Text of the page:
I could go on listing other major cities that have seen a spike in crime after decreasing funding, but the outcome would be the same as Portland and New York. This isn’t rocket science — a decrease in funding increases crime. 
If we really want to get to the root of the issue, we need to rethink policing itself. For instance, when it comes to mental health calls, police should not show up alone. Frankly, they don’t have an adequate amount of training to skillfully deal with those who are suffering from mental health issues. Instead, they should be accompanied by social workers who have made careers of helping traumatized, sometimes violent people. That way citizens would have a mental health expert there to de-escalate the situation, but if things turned violent, the social workers would have an officer there to protect everyone. A similar technique to this has proven effective in Denver, where the city started the Support Team Assisted Response program. 

 

And with respect to mental health, police departments should be required to have in-house therapists. Being a police officer, especially now, is an extremely stressful job. A lot of these officers have no one to talk to about the everyday stressors that come with being a cop. In fact, it is estimated that up to 35 percent of cops suffer from depression or post traumatic stress disorder. Having a trained professional for them to talk to will surely increase their job performance. On-site therapists will also be more likely to spot an officer who should no longer be a cop. This could result in dangerous officers being removed from police forces all over the country, potentially leading to a decrease in fatal police shootings. 

There are many more things that need to happen to have meaningful police reform. These include required monthly mental health checks for police officers, more community involved programs to strengthen the relationship between cops and those they’re sworn to protect and an increased effort to get minorities on the force. Getting into the details of all that would end up being more reminiscent of a thesis paper rather than a column, something my editors wouldn’t appreciate all that much. Nonetheless, the point is there is lots of work to be done. But all of this requires more funding, not less.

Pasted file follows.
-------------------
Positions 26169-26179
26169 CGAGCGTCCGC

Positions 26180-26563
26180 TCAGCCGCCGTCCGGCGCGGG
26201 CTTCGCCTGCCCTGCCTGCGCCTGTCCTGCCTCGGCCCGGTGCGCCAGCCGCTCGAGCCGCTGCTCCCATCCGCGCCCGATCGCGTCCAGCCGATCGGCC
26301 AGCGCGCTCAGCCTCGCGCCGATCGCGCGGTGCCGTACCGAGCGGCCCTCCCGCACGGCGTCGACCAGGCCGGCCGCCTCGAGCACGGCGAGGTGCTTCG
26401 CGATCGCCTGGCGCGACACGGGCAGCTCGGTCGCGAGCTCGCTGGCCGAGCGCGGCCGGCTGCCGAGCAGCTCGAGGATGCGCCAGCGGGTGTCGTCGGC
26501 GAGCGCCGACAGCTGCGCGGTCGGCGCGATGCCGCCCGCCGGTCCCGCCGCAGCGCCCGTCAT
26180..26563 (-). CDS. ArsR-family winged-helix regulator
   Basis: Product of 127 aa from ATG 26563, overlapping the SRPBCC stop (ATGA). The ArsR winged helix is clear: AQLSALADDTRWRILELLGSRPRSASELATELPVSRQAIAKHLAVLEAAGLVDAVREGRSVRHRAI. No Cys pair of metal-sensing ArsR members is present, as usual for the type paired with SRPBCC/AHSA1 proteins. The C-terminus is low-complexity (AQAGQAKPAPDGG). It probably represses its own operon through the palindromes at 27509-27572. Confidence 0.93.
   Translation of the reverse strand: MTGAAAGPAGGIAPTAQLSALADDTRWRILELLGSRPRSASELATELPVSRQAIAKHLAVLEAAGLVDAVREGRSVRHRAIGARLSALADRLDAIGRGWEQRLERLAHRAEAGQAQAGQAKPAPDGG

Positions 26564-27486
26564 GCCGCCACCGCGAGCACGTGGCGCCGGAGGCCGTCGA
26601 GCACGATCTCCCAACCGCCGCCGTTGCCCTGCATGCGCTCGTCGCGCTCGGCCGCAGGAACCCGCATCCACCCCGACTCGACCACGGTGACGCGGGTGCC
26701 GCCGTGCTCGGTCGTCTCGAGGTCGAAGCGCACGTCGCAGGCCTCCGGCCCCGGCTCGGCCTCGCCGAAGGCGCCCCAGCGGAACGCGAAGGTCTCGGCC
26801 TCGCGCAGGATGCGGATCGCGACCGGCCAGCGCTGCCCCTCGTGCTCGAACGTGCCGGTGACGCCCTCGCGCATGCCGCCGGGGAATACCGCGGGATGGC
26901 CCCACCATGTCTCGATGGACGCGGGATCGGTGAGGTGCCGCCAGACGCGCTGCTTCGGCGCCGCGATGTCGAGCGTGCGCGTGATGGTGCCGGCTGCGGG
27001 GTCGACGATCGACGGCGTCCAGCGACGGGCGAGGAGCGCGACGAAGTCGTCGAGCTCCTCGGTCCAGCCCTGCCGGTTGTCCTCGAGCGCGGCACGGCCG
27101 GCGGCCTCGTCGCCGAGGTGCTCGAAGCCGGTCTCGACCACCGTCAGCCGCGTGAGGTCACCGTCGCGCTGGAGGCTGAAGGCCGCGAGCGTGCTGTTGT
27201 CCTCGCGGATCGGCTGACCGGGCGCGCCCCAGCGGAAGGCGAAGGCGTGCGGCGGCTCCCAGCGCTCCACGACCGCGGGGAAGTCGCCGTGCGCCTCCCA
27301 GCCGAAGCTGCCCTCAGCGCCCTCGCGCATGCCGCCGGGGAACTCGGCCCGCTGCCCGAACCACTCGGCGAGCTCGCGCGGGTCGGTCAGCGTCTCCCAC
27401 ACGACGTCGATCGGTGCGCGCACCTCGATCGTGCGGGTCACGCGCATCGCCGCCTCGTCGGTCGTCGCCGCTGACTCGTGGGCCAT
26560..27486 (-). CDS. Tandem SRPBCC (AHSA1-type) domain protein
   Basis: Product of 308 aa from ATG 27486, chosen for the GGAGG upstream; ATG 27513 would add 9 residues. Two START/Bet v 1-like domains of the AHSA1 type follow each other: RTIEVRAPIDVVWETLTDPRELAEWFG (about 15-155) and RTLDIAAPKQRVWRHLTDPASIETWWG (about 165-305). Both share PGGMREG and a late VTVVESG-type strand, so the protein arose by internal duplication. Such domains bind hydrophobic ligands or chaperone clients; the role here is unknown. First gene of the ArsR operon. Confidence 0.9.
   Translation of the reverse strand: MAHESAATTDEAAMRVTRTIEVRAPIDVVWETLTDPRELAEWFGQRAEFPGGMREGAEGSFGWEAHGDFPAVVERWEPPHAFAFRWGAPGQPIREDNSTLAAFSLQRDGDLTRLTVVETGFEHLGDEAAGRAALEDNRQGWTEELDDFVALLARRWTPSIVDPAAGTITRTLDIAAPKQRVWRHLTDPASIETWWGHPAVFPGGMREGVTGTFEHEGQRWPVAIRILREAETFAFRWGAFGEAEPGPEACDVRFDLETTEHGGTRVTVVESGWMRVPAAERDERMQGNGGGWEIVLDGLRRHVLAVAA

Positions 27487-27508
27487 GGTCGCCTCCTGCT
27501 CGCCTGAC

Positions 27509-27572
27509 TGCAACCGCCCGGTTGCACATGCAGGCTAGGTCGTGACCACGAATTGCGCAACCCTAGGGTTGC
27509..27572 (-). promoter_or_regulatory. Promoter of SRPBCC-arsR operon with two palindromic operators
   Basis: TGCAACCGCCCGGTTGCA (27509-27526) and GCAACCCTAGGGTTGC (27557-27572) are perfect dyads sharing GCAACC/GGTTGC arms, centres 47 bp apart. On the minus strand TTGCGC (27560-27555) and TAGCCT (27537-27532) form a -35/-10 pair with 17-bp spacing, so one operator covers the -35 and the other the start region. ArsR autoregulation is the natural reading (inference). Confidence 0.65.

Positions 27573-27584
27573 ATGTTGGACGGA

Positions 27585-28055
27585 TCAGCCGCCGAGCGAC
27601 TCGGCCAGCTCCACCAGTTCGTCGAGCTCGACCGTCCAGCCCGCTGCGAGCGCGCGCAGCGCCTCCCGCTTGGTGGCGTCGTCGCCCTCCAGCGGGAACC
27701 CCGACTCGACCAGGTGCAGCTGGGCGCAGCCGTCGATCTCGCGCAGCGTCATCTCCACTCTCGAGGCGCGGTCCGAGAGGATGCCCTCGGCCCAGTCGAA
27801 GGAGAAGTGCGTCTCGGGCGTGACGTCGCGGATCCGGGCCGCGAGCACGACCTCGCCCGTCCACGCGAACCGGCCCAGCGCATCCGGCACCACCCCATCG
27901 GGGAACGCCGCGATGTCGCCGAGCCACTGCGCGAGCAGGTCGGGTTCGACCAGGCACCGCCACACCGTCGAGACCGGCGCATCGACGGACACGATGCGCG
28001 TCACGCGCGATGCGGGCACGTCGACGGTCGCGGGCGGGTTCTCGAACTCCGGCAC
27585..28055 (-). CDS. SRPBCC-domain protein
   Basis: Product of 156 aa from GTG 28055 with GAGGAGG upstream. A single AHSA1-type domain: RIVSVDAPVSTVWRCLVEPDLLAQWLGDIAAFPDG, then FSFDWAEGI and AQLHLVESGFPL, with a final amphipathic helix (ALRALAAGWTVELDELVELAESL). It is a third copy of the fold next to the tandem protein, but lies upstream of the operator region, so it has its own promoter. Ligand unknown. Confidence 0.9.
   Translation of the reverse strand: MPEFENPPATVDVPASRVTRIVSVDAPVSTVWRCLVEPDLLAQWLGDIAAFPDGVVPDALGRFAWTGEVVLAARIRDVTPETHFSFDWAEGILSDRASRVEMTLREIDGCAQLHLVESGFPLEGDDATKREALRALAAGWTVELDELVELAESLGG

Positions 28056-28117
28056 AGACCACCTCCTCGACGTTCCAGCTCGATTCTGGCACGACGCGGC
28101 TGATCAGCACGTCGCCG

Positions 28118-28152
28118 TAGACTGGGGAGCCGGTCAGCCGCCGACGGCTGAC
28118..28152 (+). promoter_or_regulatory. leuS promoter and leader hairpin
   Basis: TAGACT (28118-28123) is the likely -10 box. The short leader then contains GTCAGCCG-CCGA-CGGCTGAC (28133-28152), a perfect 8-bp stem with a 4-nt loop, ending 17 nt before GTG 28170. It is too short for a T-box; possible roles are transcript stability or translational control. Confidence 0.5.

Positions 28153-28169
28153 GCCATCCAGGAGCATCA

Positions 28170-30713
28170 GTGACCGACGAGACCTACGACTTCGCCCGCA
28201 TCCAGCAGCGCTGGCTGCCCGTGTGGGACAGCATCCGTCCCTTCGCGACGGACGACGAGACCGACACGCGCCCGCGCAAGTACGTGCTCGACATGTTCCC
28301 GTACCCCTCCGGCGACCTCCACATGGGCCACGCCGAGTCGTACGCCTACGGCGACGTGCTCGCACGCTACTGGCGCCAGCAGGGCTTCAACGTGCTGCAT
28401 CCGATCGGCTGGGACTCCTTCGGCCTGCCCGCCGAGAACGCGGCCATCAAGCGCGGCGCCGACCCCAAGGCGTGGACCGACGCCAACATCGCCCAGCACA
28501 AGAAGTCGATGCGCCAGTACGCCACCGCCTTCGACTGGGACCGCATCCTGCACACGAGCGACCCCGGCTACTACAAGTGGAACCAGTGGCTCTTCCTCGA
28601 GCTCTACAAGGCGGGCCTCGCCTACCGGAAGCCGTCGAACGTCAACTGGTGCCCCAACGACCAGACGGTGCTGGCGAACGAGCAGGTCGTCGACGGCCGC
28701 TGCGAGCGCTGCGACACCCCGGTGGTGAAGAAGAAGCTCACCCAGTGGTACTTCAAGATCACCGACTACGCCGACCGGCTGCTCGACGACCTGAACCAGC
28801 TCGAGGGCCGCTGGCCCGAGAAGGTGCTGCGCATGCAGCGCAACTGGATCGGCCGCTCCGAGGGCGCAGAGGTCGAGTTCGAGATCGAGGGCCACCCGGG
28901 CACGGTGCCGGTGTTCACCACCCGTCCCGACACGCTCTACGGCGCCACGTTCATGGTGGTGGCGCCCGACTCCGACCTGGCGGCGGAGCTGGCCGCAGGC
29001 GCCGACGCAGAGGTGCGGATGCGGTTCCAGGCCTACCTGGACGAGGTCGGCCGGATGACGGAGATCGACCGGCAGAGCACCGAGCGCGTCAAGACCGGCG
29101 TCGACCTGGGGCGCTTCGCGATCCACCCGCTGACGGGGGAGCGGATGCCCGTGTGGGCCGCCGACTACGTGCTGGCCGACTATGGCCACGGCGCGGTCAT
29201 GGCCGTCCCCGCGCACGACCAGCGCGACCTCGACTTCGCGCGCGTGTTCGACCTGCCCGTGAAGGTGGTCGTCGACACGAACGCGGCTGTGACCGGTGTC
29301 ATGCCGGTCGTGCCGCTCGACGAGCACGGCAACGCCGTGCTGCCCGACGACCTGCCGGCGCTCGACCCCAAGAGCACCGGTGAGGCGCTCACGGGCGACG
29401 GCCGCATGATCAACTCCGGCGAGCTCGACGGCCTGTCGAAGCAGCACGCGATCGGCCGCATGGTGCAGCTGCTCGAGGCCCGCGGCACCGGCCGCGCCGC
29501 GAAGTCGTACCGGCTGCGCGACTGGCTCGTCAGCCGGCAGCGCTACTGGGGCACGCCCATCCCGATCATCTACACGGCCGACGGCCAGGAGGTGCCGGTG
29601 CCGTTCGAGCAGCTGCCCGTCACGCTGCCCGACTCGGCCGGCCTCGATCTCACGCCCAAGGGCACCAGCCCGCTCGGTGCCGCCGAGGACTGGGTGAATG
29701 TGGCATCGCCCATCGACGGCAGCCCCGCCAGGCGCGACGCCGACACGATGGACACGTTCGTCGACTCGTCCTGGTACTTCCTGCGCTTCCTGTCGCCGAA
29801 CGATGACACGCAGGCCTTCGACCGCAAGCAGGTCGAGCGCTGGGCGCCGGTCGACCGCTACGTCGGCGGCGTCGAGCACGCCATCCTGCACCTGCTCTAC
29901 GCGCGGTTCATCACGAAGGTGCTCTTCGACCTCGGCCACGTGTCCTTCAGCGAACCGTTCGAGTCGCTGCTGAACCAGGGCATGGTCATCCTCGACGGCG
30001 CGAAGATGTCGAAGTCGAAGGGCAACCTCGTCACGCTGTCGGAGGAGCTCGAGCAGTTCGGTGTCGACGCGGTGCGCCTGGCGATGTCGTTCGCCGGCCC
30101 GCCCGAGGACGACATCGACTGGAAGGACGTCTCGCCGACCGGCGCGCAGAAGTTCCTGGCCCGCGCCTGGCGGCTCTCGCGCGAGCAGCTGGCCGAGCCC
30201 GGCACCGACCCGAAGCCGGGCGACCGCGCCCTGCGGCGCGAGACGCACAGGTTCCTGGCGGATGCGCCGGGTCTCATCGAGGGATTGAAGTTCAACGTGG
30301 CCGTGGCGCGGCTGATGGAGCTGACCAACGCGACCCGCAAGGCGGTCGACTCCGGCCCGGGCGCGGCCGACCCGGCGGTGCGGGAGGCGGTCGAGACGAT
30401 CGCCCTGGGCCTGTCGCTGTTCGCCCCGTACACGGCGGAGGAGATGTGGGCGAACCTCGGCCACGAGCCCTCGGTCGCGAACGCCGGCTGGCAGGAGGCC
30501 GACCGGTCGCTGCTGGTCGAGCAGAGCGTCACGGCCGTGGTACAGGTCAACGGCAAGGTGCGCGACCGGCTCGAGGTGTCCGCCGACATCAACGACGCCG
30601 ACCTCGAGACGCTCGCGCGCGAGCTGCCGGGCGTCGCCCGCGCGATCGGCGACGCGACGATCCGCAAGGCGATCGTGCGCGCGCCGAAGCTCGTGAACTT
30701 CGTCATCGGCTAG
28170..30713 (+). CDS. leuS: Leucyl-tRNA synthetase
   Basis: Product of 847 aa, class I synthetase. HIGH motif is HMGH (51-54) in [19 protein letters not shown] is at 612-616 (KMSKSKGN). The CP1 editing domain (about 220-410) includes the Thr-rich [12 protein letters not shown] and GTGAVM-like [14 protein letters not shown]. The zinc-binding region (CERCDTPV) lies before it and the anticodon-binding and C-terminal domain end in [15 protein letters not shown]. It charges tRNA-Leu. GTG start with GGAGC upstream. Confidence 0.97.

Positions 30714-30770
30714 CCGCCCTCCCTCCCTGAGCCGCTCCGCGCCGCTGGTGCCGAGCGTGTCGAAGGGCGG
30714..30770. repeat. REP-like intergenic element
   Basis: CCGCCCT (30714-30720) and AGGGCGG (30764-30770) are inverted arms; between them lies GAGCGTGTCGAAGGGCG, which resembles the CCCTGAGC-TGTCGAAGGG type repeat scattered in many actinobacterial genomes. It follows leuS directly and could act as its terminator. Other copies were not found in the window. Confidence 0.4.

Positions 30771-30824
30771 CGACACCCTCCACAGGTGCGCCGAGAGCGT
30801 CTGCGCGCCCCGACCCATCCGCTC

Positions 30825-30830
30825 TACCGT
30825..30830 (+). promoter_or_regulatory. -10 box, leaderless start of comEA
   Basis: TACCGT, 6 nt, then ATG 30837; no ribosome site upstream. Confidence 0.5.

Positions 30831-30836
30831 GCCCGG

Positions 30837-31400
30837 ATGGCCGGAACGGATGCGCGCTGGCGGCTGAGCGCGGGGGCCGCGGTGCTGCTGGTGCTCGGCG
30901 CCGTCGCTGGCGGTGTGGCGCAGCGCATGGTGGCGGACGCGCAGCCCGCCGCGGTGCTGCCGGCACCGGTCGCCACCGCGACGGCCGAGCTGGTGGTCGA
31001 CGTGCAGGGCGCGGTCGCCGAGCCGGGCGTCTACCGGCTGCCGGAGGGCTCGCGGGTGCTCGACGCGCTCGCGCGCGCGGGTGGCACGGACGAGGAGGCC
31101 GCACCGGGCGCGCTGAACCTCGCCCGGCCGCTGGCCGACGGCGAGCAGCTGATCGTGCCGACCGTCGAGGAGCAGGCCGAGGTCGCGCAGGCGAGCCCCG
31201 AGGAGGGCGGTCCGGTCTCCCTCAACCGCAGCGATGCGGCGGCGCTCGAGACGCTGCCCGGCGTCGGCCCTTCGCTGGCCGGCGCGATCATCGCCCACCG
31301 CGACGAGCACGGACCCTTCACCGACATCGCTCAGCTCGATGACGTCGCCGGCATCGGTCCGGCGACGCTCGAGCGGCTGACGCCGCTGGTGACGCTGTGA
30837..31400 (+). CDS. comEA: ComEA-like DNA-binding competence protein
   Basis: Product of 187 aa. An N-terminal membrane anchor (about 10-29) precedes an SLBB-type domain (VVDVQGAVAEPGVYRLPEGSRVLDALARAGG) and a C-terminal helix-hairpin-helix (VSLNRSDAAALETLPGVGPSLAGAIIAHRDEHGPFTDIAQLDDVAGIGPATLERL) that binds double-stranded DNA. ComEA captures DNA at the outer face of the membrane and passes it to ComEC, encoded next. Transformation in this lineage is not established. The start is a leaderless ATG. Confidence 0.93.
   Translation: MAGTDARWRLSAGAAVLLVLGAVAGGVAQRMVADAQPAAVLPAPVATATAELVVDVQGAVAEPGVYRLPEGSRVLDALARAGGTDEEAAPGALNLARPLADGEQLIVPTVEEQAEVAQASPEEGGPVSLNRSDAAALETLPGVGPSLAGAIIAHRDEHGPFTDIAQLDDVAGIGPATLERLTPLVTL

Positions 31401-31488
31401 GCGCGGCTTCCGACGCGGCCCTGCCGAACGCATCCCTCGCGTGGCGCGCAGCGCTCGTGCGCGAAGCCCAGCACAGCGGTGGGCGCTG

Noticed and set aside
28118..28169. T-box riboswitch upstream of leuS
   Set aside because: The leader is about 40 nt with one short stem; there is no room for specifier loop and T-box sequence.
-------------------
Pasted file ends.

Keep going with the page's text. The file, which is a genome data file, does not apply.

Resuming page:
In short, the idea of getting rid of police is foolish. Luckily, most Americans agree. A USA Today poll found only 18 percent of Americans support the defund the police movement. It’s true only a small percentage of incidents police officers respond to are violent, but they are still the ones to respond. When you’ve been robbed, you call the police. If there is a shooting, the first people to respond, to put their lives on the line, to protect the community, are the police. The harsh reality is there will always be bad people who wish to do bad things, and we need someone to protect us from those people. We should be working with cops, not against them. 

We often forget that cops are human, too. They aren’t perfect, but no one is. The more we start to realize this, the more meaningful change can come about. 

Sam Somogye is a political science senior and columnist for The Battalion.
 

Leave a Comment
Donate to The Battalion

Your donation will support the student journalists of Texas A&M University - College Station. Your contribution will allow us to purchase equipment and cover our annual website hosting costs.

More to Discover
Donate to The Battalion

Comments (0)

All The Battalion Picks Reader Picks Sort: Newest

Your email address will not be published. Required fields are marked *